The FDIC insures deposits in most of the nation’s banks and savings associations in the case of failure. FDIC deposit insurance covers the balance of each depositor’s account, dollar-for-dollar, up to the insurance limit. Unless you have more than the insured amount deposited in a single bank, there is no need to worry; your money is completely protected.
NOTE: The FDIC does NOT insure money invested in stocks, bonds, mutual funds, life insurance policies, annuities, or municipal securities.
Legislation was recently passed to temporarily raise the basic limit on federal deposit insurance coverage to $250,000 per depositor. (The legislation did not increase coverage for retirement accounts; it continues to be $250,000.) The legislation authorizing the increase in deposit insurance coverage limits makes the change effective October 3, 2008, through December 31, 2009.
Types of FDIC Insured Accounts
- Single Accounts are deposits owned by one person. All single accounts owned by the same person at the same insured bank are added together and the total is insured up to $250,000. Deposits in separate branches of the same insured bank are not separately insured.
Examples of single accounts:
o Accounts held in one person’s name alone
o Accounts held in the name of a business that is a sole proprietorship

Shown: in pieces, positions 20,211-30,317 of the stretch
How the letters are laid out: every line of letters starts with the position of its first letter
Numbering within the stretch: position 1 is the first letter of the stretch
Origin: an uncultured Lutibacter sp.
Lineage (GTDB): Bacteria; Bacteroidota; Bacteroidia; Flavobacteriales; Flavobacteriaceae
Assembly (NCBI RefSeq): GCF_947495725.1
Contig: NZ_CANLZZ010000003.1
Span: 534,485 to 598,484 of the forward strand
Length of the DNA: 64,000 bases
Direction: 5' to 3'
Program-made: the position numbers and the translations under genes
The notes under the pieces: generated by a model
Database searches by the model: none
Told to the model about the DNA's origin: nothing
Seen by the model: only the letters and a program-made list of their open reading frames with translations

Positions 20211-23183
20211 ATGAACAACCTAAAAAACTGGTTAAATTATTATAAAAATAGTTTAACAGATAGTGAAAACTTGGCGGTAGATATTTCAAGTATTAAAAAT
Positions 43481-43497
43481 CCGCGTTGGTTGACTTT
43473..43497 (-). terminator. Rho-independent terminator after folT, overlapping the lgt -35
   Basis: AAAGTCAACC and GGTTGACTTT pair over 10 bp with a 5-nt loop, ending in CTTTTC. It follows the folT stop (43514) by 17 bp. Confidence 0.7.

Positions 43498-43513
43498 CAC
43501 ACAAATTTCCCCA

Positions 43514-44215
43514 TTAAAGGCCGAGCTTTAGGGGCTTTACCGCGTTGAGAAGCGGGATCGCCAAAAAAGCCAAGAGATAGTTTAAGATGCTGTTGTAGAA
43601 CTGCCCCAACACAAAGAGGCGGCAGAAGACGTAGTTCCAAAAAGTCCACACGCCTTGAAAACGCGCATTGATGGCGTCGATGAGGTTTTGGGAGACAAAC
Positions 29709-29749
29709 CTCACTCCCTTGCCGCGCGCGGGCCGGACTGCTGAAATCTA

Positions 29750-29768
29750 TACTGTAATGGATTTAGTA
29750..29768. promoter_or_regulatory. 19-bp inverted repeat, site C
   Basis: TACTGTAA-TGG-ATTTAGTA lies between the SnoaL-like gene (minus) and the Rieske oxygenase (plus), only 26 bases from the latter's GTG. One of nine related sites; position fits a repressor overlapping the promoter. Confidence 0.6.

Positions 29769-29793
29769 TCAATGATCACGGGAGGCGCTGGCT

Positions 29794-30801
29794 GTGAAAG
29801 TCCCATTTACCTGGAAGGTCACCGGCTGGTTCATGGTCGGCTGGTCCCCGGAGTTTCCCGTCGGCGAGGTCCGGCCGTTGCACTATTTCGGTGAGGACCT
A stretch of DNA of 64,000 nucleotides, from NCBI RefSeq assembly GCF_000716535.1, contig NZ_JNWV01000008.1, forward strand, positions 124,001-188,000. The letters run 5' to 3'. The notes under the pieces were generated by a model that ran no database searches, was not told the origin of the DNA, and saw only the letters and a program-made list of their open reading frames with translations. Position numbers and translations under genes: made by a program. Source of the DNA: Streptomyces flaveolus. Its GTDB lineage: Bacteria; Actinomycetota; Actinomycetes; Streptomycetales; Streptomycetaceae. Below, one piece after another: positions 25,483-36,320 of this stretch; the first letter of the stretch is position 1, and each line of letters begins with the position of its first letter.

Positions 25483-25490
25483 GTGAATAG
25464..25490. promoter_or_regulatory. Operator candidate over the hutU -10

o Accounts established for a decedent’s estate
- Joint Accounts are deposits owned by two or more people. Each co-owner’s share of every account that is jointly held at the same insured bank is added together with the co-owner’s other shares and the total is insured up to $250,000. Each owner’s shares are considered equal so a couple with a joint account can get up to $500,000 coverage.
- Certain Retirement Accounts are deposits owned by one person and titled in the name of that person’s retirement account. All retirement accounts owned by the same person in the same insured bank are added together and the total is insured up to $250,000.
Examples of certain retirement accounts:
o All types of IRAs
o All Section 457 deferred compensation plan accounts
o Self-directed 401(k) and Keogh plans
- Revocable Trust Accounts are deposits owned by one or more people that indicate an intention that the deposits will belong to named beneficiaries upon the death of the owner. This account can be terminated at the discretion of the owner.
Examples of revocable trust accounts:
o Payable-on-Death (POD) Accounts are insured up to $250,000 for each beneficiary
o Living/Family Trust Accounts are insured up to $250,000 per owner for each named beneficiary
In the event of liquidation or closing of any FDIC insured bank, payment of the insured deposits are made as soon as possible. In the past, payments have been made available to the consumer within a few days.
Updated: October 21, 2008